Occupation: I have worked for Tillamook County Sheriff’s Office for 20 years. I currently hold the position of Undersheriff and supervise all divisions of the Sheriff’s Office.
Education: I graduated from Neah-Kah-Nie High School in 1988 and enlisted in the US Air Force in 1989. I’ve held and hold various certifications including 911 Telecommunicator certification, Emergency Medical dispatcher certification, and Basic, Intermediate and Advanced police certifications.
Family: I and most of my family have roots in Tillamook County. My mother, sister and several members of my extended family all reside locally. My partner of several years, Ahnie Seaholm and I reside together in central Tillamook County.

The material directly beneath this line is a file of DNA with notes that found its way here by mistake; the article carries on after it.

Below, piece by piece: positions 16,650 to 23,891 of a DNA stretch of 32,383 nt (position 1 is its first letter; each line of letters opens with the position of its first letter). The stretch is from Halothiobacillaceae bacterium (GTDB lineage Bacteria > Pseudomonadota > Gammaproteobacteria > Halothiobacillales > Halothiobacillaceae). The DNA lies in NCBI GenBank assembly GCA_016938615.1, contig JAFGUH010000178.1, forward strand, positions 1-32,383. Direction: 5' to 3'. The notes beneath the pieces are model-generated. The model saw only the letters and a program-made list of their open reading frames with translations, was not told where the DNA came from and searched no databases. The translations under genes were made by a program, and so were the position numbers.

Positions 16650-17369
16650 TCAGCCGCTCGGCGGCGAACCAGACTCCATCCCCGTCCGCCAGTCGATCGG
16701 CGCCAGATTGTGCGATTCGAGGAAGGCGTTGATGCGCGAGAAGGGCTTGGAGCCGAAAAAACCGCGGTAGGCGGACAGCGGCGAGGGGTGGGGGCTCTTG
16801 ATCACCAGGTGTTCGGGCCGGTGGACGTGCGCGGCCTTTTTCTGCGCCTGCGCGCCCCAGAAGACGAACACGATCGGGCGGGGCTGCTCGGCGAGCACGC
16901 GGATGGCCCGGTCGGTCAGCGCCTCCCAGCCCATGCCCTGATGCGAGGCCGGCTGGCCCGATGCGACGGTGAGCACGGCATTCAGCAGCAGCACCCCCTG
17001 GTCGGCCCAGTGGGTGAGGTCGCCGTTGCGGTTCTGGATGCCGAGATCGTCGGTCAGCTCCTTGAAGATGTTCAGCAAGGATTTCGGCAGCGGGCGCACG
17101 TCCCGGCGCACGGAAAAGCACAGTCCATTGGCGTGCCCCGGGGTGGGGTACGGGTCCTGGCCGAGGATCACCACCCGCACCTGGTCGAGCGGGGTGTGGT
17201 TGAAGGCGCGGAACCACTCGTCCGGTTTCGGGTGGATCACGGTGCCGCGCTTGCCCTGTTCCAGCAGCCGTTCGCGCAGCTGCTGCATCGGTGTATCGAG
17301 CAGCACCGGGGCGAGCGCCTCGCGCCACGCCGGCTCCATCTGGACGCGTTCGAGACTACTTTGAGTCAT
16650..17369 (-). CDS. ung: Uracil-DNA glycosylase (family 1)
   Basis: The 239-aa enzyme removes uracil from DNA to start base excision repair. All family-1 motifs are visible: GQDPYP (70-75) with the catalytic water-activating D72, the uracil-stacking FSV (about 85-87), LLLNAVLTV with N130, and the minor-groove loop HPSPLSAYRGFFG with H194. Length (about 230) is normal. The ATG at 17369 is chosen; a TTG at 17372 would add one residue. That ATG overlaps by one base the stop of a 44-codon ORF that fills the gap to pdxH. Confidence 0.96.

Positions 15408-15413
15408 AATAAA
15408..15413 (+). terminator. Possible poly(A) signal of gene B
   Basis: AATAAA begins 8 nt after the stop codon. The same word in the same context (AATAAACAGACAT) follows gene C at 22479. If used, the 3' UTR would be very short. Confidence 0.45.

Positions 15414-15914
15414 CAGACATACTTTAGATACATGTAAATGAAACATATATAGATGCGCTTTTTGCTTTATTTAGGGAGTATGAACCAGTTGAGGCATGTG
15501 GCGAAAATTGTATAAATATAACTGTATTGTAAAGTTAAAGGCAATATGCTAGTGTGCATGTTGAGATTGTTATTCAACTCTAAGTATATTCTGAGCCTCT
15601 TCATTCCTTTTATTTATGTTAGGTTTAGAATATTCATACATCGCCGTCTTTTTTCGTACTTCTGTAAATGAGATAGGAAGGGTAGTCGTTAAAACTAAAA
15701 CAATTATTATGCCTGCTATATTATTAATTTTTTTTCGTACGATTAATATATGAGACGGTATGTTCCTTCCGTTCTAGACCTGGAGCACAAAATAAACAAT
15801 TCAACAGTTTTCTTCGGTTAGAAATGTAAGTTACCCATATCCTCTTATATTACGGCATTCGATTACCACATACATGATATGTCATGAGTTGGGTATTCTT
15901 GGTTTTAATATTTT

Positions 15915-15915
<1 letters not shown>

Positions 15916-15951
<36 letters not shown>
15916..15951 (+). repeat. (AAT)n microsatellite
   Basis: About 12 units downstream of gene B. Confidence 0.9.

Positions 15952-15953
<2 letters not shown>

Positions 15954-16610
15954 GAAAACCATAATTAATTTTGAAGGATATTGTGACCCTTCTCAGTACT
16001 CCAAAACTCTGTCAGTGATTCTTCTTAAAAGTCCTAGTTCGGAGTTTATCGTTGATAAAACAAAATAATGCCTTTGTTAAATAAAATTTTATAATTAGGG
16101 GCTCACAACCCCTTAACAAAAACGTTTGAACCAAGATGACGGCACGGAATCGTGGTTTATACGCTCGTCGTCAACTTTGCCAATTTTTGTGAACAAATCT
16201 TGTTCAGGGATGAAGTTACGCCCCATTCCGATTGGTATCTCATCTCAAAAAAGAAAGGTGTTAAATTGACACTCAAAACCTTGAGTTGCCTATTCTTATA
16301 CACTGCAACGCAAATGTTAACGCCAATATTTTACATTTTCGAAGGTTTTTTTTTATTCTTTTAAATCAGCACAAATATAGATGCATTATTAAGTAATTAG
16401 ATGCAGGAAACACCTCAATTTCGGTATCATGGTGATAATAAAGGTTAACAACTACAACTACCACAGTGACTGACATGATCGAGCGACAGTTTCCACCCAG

Why are you running for Tillamook County Emergency Communications Director, position 3? As a former 911 dispatcher, firefighter and current law enforcement officer the 911 system is extremely important to me and holds a special place in my heart. I want to maintain the quality of service that 911 has been and continues to provide to the citizens, visitors, and first responders of Tillamook County. 911 dispatchers are the first “First Responders”. They are the voices on the other end of the line in your time of need. I will do everything I can to ensure Tillamook 911 provides outstanding assistance and service to Tillamook County.